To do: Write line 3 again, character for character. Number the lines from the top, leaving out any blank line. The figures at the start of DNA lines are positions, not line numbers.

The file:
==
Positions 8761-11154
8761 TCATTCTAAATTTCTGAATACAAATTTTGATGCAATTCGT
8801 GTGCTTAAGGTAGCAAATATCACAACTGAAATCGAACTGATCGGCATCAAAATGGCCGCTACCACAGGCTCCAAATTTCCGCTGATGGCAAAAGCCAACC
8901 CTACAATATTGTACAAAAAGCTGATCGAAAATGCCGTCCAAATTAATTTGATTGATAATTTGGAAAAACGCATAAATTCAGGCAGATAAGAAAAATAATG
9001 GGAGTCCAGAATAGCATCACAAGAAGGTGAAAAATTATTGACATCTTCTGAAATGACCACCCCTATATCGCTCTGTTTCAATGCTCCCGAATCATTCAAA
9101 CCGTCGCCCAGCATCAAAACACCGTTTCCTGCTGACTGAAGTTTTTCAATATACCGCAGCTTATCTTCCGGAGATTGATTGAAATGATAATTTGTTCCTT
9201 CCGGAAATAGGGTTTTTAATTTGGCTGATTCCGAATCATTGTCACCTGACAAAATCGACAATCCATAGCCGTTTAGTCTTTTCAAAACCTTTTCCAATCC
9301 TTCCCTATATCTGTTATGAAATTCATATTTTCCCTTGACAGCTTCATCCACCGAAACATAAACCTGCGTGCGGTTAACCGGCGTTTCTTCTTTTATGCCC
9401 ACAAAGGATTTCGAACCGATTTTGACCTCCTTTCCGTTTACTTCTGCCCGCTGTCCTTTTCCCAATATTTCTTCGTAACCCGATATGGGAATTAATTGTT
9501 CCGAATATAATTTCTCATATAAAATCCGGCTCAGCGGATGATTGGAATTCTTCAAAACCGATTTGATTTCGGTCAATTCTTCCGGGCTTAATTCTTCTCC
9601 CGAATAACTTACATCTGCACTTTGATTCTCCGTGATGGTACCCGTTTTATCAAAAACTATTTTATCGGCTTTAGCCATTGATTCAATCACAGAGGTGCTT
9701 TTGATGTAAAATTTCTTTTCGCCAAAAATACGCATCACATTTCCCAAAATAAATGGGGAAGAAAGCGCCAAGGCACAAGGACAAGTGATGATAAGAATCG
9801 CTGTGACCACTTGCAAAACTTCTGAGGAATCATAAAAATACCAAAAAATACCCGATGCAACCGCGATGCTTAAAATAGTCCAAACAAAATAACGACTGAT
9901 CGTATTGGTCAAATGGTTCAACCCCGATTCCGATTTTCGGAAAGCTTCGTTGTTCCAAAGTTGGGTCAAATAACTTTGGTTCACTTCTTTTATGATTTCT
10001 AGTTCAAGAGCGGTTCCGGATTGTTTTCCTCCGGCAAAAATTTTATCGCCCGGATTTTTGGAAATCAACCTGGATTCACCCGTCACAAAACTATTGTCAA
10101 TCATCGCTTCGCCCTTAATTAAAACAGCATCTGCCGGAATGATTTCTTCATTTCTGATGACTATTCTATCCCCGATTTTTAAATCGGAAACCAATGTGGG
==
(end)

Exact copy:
8801 GTGCTTAAGGTAGCAAATATCACAACTGAAATCGAACTGATCGGCATCAAAATGGCCGCTACCACAGGCTCCAAATTTCCGCTGATGGCAAAAGCCAACC